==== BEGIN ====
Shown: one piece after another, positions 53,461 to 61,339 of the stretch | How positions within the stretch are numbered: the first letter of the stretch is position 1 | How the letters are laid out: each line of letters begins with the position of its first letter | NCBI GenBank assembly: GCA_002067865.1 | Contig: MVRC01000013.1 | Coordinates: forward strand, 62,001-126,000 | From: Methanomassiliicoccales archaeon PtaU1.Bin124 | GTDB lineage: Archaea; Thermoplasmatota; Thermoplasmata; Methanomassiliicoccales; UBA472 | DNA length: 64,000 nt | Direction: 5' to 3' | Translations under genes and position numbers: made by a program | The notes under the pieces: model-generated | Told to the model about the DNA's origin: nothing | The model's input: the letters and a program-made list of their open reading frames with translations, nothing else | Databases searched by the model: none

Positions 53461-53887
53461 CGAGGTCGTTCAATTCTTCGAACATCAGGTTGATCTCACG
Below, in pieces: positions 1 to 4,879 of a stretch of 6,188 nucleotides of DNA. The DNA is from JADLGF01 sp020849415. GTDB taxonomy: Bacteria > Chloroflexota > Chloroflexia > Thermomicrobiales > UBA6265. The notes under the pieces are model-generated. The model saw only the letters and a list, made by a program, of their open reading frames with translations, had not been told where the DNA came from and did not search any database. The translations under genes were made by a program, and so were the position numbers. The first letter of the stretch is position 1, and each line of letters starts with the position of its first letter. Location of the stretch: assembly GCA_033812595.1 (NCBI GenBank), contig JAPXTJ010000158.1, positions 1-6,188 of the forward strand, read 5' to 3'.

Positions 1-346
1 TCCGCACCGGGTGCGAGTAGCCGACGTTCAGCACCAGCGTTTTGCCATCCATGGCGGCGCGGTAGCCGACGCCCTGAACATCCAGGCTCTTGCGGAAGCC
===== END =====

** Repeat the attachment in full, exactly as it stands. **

Shown: one piece after another, positions 53,461 to 61,339 of the stretch | How positions within the stretch are numbered: the first letter of the stretch is position 1 | How the letters are laid out: each line of letters begins with the position of its first letter | NCBI GenBank assembly: GCA_002067865.1 | Contig: MVRC01000013.1 | Coordinates: forward strand, 62,001-126,000 | From: Methanomassiliicoccales archaeon PtaU1.Bin124 | GTDB lineage: Archaea; Thermoplasmatota; Thermoplasmata; Methanomassiliicoccales; UBA472 | DNA length: 64,000 nt | Direction: 5' to 3' | Translations under genes and position numbers: made by a program | The notes under the pieces: model-generated | Told to the model about the DNA's origin: nothing | The model's input: the letters and a program-made list of their open reading frames with translations, nothing else | Databases searched by the model: none

Positions 53461-53887
53461 CGAGGTCGTTCAATTCTTCGAACATCAGGTTGATCTCACG
Below, in pieces: positions 1 to 4,879 of a stretch of 6,188 nucleotides of DNA. The DNA is from JADLGF01 sp020849415. GTDB taxonomy: Bacteria > Chloroflexota > Chloroflexia > Thermomicrobiales > UBA6265. The notes under the pieces are model-generated. The model saw only the letters and a list, made by a program, of their open reading frames with translations, had not been told where the DNA came from and did not search any database. The translations under genes were made by a program, and so were the position numbers. The first letter of the stretch is position 1, and each line of letters starts with the position of its first letter. Location of the stretch: assembly GCA_033812595.1 (NCBI GenBank), contig JAPXTJ010000158.1, positions 1-6,188 of the forward strand, read 5' to 3'.

Positions 1-346
1 TCCGCACCGGGTGCGAGTAGCCGACGTTCAGCACCAGCGTTTTGCCATCCATGGCGGCGCGGTAGCCGACGCCCTGAACATCCAGGCTCTTGCGGAAGCC